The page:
Most blockchains employ a trustless mechanism wherein no parties know or trust one another. This trustless system was first introduced in 2010 when Bitcoin came into existence. Since then, it has become the foundation of the cryptocurrency industry.
When you make a transaction using a fiat currency, say INR, a third party is responsible for verifying and recording the details of that transaction. This third party could be a bank or other transaction facilitator such as Visa, and Mastercard, among others. We know and trust these entities to store our money and maintain records of our transactions.
The entire finance industry is based on trust. You invest in the stock market, trusting your money will not disappear overnight. If you were not to trust the system, you could never invest anything in the market. Also, in this system, we have some idea of the person or entity managing our finances.
That, however, is not the case with blockchain. This is because most blockchains employ a trustless mechanism wherein no parties need to trust one another. This trustless system was first introduced in 2010 when Bitcoin came into existence. Since then, it has become the foundation of the cryptocurrency industry.
But what does trustless mean?
In general parlance, we all know that trustless means someone or something that is not worthy of trust or is unreliable. However, in blockchain terminology, trustless refers to a system wherein we do not have to depend on one stranger, institution, or third party for a network or payment system to function.
Instead, every transaction is verified by thousands of other users on the network. These users are not known to each other. They are spread out worldwide and tasked with verifying and maintaining transaction records. They arrive at a mutual consensus regarding the authenticity of a transaction before passing it along to be stored on the blockchain. In exchange for doing this, they are awarded newly minted coins. Once a transaction is verified, it is added to a distributed ledger that every network user can access and store a copy of.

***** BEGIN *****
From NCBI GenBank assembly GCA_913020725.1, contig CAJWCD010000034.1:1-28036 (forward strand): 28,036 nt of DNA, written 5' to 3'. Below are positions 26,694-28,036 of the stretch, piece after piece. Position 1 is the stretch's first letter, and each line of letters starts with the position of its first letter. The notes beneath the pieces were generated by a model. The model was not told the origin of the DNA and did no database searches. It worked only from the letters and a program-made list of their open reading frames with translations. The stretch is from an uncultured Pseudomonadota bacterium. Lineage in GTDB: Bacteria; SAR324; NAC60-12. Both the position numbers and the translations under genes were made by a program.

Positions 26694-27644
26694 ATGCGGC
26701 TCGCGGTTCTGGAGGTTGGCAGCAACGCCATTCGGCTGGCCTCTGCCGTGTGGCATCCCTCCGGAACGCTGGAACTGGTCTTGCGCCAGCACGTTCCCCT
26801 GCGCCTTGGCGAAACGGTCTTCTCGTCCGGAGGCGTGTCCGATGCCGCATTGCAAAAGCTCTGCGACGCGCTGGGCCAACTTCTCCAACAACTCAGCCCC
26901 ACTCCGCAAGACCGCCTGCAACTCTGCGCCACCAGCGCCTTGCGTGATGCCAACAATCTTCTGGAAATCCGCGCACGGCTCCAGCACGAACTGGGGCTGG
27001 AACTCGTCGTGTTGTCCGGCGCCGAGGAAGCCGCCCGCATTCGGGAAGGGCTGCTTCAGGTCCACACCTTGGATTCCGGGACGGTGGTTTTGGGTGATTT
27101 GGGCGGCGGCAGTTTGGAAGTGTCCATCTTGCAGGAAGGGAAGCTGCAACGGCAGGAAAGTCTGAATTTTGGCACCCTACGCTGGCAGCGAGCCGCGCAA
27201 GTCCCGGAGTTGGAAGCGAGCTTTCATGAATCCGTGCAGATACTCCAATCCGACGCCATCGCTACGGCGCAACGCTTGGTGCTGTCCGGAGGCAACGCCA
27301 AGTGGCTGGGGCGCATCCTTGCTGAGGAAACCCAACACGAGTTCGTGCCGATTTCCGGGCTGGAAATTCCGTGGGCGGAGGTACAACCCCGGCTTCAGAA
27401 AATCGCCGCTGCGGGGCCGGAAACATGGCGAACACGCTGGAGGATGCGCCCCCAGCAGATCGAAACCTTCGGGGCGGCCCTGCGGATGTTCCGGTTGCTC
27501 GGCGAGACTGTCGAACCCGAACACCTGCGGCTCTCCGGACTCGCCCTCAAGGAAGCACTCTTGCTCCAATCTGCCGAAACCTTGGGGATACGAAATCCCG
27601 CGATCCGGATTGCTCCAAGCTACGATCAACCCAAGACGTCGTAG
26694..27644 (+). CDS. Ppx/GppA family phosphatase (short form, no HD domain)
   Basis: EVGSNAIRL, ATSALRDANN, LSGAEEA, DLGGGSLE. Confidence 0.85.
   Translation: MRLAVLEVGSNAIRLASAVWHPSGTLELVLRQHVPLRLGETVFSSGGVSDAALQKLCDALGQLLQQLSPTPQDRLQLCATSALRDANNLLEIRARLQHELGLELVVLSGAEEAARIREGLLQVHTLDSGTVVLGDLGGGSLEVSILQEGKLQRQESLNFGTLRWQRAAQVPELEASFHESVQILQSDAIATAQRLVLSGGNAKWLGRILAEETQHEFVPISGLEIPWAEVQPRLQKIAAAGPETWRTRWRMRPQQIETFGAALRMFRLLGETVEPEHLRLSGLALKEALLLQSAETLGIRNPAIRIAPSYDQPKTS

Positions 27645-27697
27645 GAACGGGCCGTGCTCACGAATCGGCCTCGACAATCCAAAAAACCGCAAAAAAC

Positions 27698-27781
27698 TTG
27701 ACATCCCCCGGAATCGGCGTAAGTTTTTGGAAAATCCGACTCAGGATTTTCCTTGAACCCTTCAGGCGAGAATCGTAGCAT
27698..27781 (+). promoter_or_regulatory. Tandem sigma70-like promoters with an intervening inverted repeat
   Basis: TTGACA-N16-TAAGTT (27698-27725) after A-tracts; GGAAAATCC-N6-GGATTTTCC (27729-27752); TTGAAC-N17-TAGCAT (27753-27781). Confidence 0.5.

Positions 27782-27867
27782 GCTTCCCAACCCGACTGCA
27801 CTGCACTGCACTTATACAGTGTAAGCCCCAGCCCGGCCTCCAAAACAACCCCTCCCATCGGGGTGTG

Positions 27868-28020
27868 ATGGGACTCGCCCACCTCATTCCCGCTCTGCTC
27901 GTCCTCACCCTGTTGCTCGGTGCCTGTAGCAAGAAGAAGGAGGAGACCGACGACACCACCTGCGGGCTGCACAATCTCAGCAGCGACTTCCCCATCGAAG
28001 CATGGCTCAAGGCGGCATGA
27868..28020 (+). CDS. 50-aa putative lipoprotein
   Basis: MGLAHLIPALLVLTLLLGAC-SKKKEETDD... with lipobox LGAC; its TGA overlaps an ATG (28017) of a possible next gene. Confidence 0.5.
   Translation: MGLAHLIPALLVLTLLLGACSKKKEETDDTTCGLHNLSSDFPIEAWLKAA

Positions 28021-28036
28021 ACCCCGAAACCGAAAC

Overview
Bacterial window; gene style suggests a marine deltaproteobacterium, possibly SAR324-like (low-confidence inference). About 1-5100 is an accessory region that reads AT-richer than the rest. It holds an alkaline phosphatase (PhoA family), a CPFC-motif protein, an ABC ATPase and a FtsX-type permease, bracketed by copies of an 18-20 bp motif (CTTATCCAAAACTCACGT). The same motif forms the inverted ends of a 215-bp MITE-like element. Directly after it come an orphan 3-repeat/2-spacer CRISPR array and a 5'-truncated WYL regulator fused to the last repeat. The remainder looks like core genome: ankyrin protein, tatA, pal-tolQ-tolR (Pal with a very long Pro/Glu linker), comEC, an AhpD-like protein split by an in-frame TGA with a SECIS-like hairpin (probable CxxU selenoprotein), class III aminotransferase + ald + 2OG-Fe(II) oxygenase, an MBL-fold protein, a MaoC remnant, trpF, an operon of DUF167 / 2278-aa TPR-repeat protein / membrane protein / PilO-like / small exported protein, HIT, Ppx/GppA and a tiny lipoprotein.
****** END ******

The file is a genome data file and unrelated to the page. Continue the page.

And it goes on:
This distributed ledger ensures that once a transaction is verified and added, it cannot be tampered with. Also, since no single entity is responsible for transaction verification, the blockchain becomes decentralised.
Is it genuinely trustless?
Well, not really. Blockchains do not work without trust. Instead, they reduce the amount of trust placed with one entity, such as a bank or a fund house. This is done by distributing the trust among several network participants. Further, complex coding, advanced algorithms and self-governing protocols ensure that the blockchain functions without a central authority.
Power and trust are distributed among the network’s stakeholders rather than concentrated in a single individual or entity. Having said that, the term ‘trustless’ is a bit misleading. Instead of referring to blockchains as trustless, we could describe them as built on the basis of distributed trust.
Are trustless systems more secure?
Centralised systems such as banks are most susceptible to hacks and attacks. This is because traditional financial services have one single authority to verify data and make decisions. This creates a single point of failure that bad actors can exploit to carry out thefts and hacks. There is also the possibility of data being altered or manipulated.
This is not to say that cryptocurrencies cannot be hacked. Anyone following blockchain updates will know that hacks and attacks are pretty common in the crypto space. However, the decentralised nature of cryptocurrencies and the ability to not have to place trust under a central body is touted as one of the biggest strengths of crypto assets.
First Published: IST